Politics, Business & Culture in the Americas

Mexican Senate Passes Energy Reform Bill



The Mexican Senate voted 95 to 28 to pass President Enrique Peña Nieto’s signature energy reform bill Wednesday morning, just one week after the body approved the electoral reform bill that the conservative Partido Acción Nacional (National Action Party—PAN) set as a precondition to bringing the controversial measure to the Senate floor. If passed by the Chamber of Deputies, the bill would loosen the state’s control over the oil industry.

President Peña Nieto has advocated for various reforms since he took office in 2012, including telecommunications and education laws, but the energy reform bill has been seen as the centerpiece of his efforts to boost the Mexican economy. If passed, the bill would allow for private investment, exploration and profit sharing with the state-owned Pemex. Those actions were banned 75 years ago when President Lazaro Cardenas nationalized the oil industry.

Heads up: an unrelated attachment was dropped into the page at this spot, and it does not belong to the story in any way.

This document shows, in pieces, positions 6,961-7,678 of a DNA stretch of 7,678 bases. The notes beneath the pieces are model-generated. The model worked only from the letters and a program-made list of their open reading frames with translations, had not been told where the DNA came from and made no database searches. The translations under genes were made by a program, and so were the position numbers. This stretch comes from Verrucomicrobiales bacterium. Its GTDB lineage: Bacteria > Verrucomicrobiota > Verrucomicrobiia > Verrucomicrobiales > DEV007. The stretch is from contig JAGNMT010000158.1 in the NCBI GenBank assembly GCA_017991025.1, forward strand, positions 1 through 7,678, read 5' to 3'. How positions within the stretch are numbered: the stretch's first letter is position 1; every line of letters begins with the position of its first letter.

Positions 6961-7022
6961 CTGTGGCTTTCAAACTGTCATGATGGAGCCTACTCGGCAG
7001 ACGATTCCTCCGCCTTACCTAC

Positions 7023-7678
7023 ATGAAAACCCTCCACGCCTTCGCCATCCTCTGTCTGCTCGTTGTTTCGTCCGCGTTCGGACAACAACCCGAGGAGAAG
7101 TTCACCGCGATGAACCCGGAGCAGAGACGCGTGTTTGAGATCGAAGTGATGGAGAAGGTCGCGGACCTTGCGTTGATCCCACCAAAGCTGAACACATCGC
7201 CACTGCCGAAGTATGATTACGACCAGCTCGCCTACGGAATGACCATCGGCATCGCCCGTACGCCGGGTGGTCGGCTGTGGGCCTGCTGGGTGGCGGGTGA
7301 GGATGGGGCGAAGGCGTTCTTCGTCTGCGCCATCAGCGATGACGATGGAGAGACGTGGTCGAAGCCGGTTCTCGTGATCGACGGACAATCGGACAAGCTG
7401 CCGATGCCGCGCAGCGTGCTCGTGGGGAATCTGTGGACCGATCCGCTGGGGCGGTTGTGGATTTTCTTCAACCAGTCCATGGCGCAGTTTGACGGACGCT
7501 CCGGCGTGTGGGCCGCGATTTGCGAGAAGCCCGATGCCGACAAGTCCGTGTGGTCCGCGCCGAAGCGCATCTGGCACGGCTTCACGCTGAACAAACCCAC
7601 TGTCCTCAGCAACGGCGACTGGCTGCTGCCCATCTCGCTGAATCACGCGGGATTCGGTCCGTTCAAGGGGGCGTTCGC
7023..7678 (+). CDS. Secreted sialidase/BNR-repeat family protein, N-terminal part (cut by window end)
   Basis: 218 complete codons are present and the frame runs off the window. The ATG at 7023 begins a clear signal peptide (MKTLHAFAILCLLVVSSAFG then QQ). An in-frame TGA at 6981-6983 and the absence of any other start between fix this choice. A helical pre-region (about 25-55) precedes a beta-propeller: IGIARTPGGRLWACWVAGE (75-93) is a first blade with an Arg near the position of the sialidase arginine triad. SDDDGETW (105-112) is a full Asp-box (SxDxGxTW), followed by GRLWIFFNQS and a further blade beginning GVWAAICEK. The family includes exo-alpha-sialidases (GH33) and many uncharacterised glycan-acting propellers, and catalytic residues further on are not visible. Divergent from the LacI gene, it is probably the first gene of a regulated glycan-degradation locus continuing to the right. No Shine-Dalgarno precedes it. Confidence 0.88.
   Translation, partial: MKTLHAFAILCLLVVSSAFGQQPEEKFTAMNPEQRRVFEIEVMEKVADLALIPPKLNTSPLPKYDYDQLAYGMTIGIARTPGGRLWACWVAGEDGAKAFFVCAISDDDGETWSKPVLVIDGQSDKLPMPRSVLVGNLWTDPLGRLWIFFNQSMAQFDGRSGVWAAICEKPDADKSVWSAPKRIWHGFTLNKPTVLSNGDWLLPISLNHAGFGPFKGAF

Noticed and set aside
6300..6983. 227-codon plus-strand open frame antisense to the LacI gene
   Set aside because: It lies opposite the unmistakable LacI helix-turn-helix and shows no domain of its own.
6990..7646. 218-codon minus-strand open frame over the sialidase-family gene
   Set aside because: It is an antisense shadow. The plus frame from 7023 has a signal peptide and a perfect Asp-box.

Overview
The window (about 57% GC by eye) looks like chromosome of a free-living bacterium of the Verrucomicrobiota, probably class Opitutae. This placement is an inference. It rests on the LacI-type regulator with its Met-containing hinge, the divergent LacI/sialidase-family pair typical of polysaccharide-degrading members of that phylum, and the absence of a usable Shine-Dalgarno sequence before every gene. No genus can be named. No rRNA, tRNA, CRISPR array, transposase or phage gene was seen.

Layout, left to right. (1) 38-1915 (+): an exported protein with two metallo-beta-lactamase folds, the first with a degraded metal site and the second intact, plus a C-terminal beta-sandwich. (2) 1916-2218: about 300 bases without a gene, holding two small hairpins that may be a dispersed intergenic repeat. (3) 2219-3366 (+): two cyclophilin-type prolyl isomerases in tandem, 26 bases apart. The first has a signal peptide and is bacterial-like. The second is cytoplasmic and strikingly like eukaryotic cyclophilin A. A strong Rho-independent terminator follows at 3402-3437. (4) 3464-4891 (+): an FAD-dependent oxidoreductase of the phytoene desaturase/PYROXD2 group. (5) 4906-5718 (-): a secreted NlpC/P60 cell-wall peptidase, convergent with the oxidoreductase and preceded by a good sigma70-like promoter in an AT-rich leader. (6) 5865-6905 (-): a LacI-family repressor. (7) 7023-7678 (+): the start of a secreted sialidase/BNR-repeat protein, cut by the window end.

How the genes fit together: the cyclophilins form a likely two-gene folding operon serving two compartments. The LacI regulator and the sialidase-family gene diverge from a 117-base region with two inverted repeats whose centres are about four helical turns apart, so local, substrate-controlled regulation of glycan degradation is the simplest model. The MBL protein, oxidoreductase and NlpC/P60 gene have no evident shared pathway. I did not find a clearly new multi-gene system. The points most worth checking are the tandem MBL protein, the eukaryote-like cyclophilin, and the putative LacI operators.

While the alliance between the PAN and the ruling Partido Revolucionario Institucional (Institutional Revolutionary Party—PRI) has majorities in both chambers, there has been vocal opposition to the passage of the bill. Legislators from the leftist Partido de la Revolución Democrática (Democratic Revolution Party—PRD) interrupted debate on the measure on Tuesday in an effort to keep it from passing before the end of the year. The PRI and PAN have been accused of “treason” by PRD members for championing the bill that would inject private capital into the industry that seen a downward trend in recent years.

Despite the opposition, the Chamber of Deputies is expected to pass the energy reform bill before the winter recess on December 15. It would then need to be approved by more than half of Mexico’s 31 states and the federal district. 

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